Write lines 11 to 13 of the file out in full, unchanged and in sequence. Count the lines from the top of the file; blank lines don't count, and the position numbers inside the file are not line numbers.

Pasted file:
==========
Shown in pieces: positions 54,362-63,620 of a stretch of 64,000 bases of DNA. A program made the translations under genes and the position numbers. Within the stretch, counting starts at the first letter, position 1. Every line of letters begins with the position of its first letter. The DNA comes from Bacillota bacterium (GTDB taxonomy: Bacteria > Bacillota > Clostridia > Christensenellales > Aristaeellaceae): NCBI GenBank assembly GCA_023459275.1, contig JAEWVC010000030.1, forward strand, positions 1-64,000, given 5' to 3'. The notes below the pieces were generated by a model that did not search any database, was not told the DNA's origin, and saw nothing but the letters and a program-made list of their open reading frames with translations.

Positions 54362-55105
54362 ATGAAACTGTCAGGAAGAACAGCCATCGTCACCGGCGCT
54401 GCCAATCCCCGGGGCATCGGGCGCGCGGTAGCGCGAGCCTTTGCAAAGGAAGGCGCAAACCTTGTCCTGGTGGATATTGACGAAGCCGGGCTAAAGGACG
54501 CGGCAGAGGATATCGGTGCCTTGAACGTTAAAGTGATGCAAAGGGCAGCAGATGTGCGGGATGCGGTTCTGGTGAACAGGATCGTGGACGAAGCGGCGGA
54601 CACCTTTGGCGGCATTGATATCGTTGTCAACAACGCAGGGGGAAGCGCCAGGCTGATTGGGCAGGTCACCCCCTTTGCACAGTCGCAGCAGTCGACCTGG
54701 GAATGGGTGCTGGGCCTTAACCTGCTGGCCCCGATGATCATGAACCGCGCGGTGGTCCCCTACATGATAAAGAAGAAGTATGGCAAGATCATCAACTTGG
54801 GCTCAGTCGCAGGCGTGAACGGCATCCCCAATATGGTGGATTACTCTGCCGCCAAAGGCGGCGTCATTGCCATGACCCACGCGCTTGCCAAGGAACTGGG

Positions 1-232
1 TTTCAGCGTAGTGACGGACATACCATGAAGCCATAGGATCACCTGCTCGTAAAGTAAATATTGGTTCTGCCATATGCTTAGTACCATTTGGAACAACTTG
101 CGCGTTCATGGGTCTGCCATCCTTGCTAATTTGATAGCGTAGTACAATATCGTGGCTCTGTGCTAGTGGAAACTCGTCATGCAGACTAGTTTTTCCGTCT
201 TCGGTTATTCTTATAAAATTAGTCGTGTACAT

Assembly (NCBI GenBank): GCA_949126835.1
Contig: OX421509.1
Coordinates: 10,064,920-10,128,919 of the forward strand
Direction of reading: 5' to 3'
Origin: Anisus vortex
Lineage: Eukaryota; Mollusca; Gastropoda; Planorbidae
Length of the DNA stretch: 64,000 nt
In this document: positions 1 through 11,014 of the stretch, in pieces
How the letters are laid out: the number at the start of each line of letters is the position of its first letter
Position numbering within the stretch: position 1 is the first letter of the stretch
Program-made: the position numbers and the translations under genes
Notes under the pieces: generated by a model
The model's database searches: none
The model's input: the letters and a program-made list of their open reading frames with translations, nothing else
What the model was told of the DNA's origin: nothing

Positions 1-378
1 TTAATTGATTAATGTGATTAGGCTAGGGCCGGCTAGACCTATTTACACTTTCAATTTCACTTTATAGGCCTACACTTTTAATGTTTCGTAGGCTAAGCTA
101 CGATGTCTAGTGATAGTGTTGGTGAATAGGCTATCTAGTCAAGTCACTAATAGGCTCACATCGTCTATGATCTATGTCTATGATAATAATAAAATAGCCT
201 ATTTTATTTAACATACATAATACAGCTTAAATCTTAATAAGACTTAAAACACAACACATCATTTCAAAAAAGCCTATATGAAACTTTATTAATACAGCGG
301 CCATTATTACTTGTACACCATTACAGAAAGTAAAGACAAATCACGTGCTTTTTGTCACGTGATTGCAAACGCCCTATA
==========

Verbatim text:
101 CGCGTTCATGGGTCTGCCATCCTTGCTAATTTGATAGCGTAGTACAATATCGTGGCTCTGTGCTAGTGGAAACTCGTCATGCAGACTAGTTTTTCCGTCT
201 TCGGTTATTCTTATAAAATTAGTCGTGTACAT

Assembly (NCBI GenBank): GCA_949126835.1